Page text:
Understanding Retail Consumer Shopping Behaviour Using Rough Set Approach

Understanding Retail Consumer Shopping Behaviour Using Rough Set Approach

Senthilnathan CR (Sri Sairam Institute of Technology, Chennai, India)
Copyright: © 2016 |Pages: 13
DOI: 10.4018/IJRSDA.2016070103
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India's market is consumer driven market The Indian consumer segment is broadly segregated into urban and rural markets, and is attracting marketers from across the world. India has a young demographic and a middle class with rising disposable income. India is a multi-culture country with high uncertain consumer behaviour. This study is an attempt to understand the complex Indian consumer's retail shopping behaviour in grocery segment. A total of 621 respondents of Chennai were collected in a well-structured questionnaire. Three level model is developed to analyse the consumer behaviour. Rough Set Theory, a new mathematical decision making tool is used to analyse the shopping behaviour. The behavioural traits are generated as rules. In general, Retailers need different formats for different towns and need to invest more resources to modify the departmental store appeal by offering quality service and money value to customer.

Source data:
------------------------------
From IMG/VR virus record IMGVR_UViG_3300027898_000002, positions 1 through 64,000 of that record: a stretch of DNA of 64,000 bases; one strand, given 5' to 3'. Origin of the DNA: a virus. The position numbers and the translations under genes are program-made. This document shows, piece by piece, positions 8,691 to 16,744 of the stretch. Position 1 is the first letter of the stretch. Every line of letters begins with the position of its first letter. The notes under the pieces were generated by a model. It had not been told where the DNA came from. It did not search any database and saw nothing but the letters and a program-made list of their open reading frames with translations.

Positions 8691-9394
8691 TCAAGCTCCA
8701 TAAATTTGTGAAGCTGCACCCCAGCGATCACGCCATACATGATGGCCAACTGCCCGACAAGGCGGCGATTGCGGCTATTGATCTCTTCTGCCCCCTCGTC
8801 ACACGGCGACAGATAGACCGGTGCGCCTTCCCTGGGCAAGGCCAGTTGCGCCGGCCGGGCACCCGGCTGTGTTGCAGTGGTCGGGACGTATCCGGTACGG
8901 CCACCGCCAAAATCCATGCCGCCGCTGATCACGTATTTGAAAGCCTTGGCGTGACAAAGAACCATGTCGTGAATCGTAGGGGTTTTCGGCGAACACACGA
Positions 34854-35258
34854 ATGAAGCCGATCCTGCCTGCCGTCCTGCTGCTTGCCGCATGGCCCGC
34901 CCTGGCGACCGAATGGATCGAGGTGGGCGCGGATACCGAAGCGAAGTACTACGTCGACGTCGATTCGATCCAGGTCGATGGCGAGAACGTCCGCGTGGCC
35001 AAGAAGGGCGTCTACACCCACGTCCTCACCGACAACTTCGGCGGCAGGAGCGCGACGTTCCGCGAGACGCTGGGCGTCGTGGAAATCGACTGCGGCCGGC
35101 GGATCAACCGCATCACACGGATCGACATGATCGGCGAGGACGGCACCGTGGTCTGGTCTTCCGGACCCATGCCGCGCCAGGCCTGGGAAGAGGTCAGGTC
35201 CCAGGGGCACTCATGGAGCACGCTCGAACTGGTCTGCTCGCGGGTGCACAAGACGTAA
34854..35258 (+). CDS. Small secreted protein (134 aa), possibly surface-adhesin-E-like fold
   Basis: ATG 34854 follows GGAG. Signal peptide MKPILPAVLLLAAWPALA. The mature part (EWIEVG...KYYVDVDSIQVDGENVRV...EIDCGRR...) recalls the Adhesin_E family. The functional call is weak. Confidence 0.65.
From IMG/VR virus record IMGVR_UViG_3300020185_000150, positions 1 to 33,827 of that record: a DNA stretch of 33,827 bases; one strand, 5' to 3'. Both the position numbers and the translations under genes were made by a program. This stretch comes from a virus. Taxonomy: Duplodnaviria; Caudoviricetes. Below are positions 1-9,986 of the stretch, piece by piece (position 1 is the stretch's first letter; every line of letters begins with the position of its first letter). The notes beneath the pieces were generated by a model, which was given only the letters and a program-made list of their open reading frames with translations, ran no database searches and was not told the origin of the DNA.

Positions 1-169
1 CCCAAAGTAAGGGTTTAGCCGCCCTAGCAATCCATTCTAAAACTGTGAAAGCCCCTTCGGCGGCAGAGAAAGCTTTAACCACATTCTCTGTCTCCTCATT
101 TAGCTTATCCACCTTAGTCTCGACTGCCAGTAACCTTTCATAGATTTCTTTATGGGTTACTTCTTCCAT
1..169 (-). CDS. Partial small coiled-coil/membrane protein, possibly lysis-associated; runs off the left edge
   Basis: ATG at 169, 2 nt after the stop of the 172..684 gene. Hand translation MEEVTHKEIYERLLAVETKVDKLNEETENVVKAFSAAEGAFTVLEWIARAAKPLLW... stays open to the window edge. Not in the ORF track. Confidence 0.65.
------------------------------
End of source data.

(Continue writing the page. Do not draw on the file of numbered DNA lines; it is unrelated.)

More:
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Retailing, one of the largest sectors in the Indian economy and is going through a transition phase in India and has undergone a significant transformation during the last two decades. However, in the past decade there has been development in organized retailing, which has encouraged large private players to invest in this sector. Indian retailing reflects and determines Indian culture, as consumer goods are the focus of the labour force, its economy, and collective lifestyle. Today’s consumers now have the ability to choose from a large variety of retail formats in India. Success mantra in today’s competitive retail environment is all about getting the right product to the right place at the right time; at the lowest cost possible Thiruvenkadam, (2011). Along with the rapid growth, retailing scenario has also been characterised by increasing competition and the emergence of 'Hybrid Western' format typologies such as convenience stores, discount stores, super markets, specialty stores and hyper markets tailored as per the Indian context, Jayasankaraprasad, (2010). Another emerging store format in India is E-tailing. Though e-tailing has a considerable market share in the sectors like electronics, textile, and books but its market share in groceries is very meagre compared to other formats. Indian conservative consumers are reluctant to move grocery purchases to virtual stores. So it is important to realize that management cannot be effective unless it has clear understanding of the way retail consumers make decisions and act in relation to the consumption of retail products. For a long time, the corner grocery store was the only choice available to the consumer, especially in the urban areas. This is slowly changing and giving way to international formats of retailing. The traditional food and grocery segment in India has seen the emergence of hybrid supermarkets/grocery chains known as departmental stores, convenience stores and fast-food chains. The traditional grocers, by introducing self-service formats as well as value-added services such as credit and home delivery, have tried to redefine themselves to suit the customer needs. However, the boom in retailing has been confined primarily to the urban markets in the country. Even there, peripheral areas are yet to feel the impact of organized retailing. To be successful in food retailing in India essentially means to draw away shoppers from the roadside hawkers and kirana stores (a small neighbourhood grocery store) and attract to supermarkets/departmental stores. This transition can be achieved to some extent through pricing and quality service. So, the success of a retailer depends on how best he understands consumer needs and satisfies the consumer.

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